This compelling topic shows you what a dull week it was. I’ve been writing orders and creating product pages for new Fall merchandise, but most of the products won’t stagger in until September and October. I’ve found a lot of things that should sell a few units and nothing with bestseller potential. Selling two pieces of 100 different items is much more work than selling 200 pieces of one item…but I’m content if the dollars add up the same way.

There will be no blog posts for the next two Fridays due to vacation.


It was a more intense week on the personal front. To briefly update my lament from two weeks ago:

Anne’s unemployment benefits are exhausted. Convoluted rules about freelance income (why didn’t I listen to her cronies who warned her not to report her earnings?) might prevent her from reopening her claim even after the Senate passes the rescue money. So the checks that were supposed to keep coming through November suddenly stopped, probably forever. That was our only reliable income.

The Medical Security Program was linked to unemployment benefits, so those reimbursements (which have been unreliable right from the start) end just as suddenly.

Our COBRA health insurance expires in a couple of weeks. The circumstances above have derailed my replacement plan.
How do you cover a bill that’s bigger than your mortgage at the same time that you lose your primary source of income? If I do nothing, we will be uninsured as of August 1. Anne refuses to gamble on good health for even one month, so I’ve got to do something…but what?

I know! We’ll go on vacation! The timing couldn’t be much worse. But since our major expenses are paid in advance and nonrefundable, we are committed.

Meanwhile, Anne’s anticipating up to four job offers by the end of July. One is an excellent job that would return us to the middle class. Two of them are acceptable jobs that would provide insurance and replace her lost unemployment checks. Let’s not talk about the fourth emergency-backup job yet. Any one of them would end the financial road to ruin that we're on now.

Friday, July 02, 2010

Vacation On the Brain

When you’re a one-man home-based business you can never leave work. I have to shut down the store to get away for more than a weekend. Someday, when I can outsource order fulfillment, I’ll shed those shackles. But Curio City will be my ball and chain for as long as I’m my own shipping clerk – another 2-3 years, I reckon.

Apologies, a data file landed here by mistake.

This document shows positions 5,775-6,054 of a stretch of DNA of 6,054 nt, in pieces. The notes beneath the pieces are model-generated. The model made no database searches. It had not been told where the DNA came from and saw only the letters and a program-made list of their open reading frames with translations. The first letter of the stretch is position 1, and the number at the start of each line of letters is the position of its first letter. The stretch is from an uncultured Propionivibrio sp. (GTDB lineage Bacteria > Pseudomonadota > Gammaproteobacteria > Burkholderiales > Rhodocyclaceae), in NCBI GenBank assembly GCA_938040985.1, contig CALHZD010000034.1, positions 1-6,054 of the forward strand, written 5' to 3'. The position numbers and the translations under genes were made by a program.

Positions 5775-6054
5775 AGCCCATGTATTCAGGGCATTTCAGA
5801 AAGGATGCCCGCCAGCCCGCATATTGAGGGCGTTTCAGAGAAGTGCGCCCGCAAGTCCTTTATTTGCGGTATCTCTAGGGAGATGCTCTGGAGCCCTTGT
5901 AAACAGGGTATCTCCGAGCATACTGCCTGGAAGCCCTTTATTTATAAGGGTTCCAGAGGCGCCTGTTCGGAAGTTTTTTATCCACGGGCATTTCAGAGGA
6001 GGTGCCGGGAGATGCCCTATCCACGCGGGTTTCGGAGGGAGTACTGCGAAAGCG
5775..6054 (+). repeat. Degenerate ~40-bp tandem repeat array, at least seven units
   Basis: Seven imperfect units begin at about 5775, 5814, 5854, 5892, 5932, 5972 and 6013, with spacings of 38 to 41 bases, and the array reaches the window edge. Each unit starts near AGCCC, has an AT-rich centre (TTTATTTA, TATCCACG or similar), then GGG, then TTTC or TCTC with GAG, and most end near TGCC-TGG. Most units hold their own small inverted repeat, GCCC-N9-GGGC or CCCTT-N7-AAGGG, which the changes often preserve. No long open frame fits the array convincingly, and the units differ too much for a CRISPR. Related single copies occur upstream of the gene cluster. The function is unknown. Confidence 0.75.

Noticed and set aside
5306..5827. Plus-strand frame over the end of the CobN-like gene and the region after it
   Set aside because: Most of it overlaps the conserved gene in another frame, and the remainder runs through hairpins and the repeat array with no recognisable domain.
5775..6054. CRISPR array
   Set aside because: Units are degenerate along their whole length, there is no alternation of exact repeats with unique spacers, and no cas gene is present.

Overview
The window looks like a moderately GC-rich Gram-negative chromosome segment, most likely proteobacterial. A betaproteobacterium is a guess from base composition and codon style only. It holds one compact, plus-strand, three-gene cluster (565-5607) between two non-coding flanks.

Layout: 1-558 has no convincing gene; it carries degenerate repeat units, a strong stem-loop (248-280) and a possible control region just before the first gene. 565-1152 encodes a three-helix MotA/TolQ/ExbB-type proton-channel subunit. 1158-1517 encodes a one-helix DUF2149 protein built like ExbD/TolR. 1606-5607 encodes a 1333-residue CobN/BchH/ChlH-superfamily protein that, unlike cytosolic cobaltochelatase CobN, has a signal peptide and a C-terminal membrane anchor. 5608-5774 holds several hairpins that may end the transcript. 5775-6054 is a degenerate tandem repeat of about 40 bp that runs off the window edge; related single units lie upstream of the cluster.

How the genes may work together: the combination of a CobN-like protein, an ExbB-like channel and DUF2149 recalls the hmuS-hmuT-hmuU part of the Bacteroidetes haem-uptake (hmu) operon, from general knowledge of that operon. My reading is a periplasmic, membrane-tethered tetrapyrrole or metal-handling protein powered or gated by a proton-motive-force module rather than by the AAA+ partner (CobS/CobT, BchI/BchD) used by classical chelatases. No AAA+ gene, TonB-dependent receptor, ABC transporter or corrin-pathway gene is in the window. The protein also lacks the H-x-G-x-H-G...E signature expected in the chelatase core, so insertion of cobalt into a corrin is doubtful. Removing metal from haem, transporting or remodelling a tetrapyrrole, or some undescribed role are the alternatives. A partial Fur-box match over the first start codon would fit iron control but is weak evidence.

“Shut down the store” just means turning off my pay-per-click ads and toggling my website from “open” to “closed”. Five minutes and a dozen clicks can set me free. Curio City has indeed closed a dozen times for software upgrades in its 57-month history, but never for more than a couple of hours. There are consequences to going dark. The most obvious is a 100% loss of income; the self-employed do not get paid vacations. There’s a risk of permanently losing customers who find a mysteriously frozen website where they expected a store. There’s also a risk of losing favor with Googlebot, if it’s smart enough to recognize a broken website. I’d have to implement a temporary popup message or “Closed for Vacation” page or something to let the world know that all is well in Curio City. This year’s floods and thefts leave me no money for development.

I probably cherish my annual week off more than most people, even if it’s not what you’d call a real vacation. I’ll be in a cabin with broadband internet scarcely 100 miles from home. The store will remain open while my ads are turned off. I have to stay on top of email; I can’t assume that shoppers will see the notice on my News page, so I have to warn them of delayed shipping. I have to do at least that much work every day of my vacation. But for 10 glorious days I’m freed from packing and schlepping boxes, and I’m actually away from home!

We’re going to take the Berkshires vacation that we take every year; very little has changed since I wrote about it in 2008. Boring stuff by most people’s standards, I know, and humble even to me -- after all, we used to travel to the Caribbean and Europe when times were good. But it’s still the high point of my year.


A couple of good days kept this week from taking its expected place as one of the slowest on the calendar. Merely average business blew away last year’s anemic benchmark. My targets between now and vacation are actually pretty challenging in the context of July’s usual deadness.

Vacation…it’s all I can think about. I’ll try to dream up something more interesting for next week’s post…and then I’m outta here for two Fridays!